Tournament organisers introduce extreme heat policy for Australian Open

Men competing in singles games will get 10-minute breaks if temperatures get too hot

 Gael Monfils: said he had suffered  a “small heat-stroke” for 40 minutes during his   match against Djokovic at last year’s Australian Open in Melbourne. Photograph: Dean Lewons/EPA

Gael Monfils: said he had suffered a “small heat-stroke” for 40 minutes during his match against Djokovic at last year’s Australian Open in Melbourne. Photograph: Dean Lewons/EPA

 

Men competing in singles games at the Australian Open will get 10-minute breaks if the forthcoming Grand Slam’s notorious heat reaches hazardous levels.

Tournament chiefs have unveiled an extended Extreme Heat Policy designed to protect the well-being of the world’s best tennis players when they meet in the next few weeks.

Temperatures soared towards 40 degrees in the shade at the 2018 edition of the competition in Melbourne, Victoria, prompting concerns that competitors were at risk of heat stroke.

Novak Djokovic and Gael Monfils were among the big-hitters to warn that play was taking place in potentially-dangerous conditions.

The mid-Australian summer open’s tournament director, Craig Tiley, said the players’ well-being was their “utmost priority” and an overhauled “heat stress scale” had been developed by Tennis Australia medical personnel and experts at the University of Sydney.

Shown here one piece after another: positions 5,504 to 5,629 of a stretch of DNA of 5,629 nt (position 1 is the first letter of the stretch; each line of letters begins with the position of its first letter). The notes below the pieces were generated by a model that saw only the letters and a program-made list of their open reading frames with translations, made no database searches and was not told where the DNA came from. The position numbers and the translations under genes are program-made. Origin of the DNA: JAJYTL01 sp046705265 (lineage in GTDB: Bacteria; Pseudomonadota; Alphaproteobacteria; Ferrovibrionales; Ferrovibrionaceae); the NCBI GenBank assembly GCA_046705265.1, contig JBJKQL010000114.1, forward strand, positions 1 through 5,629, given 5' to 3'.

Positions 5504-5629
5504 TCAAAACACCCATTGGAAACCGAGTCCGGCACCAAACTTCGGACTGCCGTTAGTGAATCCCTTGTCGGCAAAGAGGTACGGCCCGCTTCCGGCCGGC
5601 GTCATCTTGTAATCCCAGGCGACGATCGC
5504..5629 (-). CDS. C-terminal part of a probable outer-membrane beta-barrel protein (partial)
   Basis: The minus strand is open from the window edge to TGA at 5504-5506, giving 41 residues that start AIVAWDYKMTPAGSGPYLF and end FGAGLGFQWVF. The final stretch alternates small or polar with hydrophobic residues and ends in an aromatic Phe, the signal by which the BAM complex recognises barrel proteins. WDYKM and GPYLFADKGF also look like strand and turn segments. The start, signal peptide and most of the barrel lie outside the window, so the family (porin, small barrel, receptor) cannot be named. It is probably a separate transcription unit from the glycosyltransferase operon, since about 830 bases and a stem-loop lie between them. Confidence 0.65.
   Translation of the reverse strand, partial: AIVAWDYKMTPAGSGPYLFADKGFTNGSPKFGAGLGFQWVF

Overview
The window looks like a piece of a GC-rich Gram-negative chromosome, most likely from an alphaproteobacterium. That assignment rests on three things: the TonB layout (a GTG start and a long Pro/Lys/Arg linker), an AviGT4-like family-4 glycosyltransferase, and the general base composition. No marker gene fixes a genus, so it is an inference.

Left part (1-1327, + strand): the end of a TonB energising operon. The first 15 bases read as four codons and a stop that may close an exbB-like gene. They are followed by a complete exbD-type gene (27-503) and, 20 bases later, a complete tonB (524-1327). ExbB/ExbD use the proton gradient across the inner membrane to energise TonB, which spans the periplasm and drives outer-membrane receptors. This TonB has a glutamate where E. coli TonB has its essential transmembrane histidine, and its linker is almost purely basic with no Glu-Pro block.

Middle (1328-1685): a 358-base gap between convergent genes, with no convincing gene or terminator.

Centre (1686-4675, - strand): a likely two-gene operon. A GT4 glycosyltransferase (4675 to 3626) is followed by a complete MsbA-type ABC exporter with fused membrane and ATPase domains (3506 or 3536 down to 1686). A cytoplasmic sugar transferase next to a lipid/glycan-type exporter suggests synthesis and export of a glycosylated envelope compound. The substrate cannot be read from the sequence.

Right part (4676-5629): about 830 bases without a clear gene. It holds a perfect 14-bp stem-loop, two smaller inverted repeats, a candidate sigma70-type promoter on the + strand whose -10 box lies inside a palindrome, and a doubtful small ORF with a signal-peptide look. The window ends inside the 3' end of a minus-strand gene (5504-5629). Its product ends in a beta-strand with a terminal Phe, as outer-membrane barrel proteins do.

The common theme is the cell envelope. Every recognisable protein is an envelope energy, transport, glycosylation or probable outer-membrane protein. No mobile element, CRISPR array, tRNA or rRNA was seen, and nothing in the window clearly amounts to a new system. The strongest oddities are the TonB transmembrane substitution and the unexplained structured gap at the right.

“The AO Heat Stress Scale ranges from one to five with specific recommendations associated with each step of the scale – one denoting temperate playing conditions and five the suspension of play,” he said.

“Under the updated policy, 10-minute breaks can also be introduced into men’s singles matches for the first time.”

The scale accounts for the physiological variances between adults, wheelchair and junior athletes.

It also takes into account air temperature, radiant heat (the strength of the sun), humidity and wind speed, which can affect a player’s ability to disperse heat from their body.

A network of devices will measure the climate factors at points across the Melbourne Park site.

Updated policy

Under the updated policy, the Tournament Referee will allow a 10-minute break between the second and third sets in both women’s and junior singles matches and a 15-minute break in wheelchair singles matches when a four is recorded on the scale prior to or during the first two sets of the match.

In the men’s singles a 10-minute break will be allowed after the third set when a four is recorded on the scale prior to or during the first-three sets of the match.

If a five is recorded on the scale, the referee can suspend the start of matches on outside courts and all matches in progress continuing until the end of an even number of games in that set, or completion of the tiebreak, before play will be suspended.

Monfils said he had a “small heat-stroke” for 40 minutes of his second-round clash with Djokovic in January, played in temperatures approaching 40C, warning: “We took a risk.”

His opponent added: “I think there is a limit, and that is a level of tolerance between being fit and being in danger in terms of health. It was right at the limit.”

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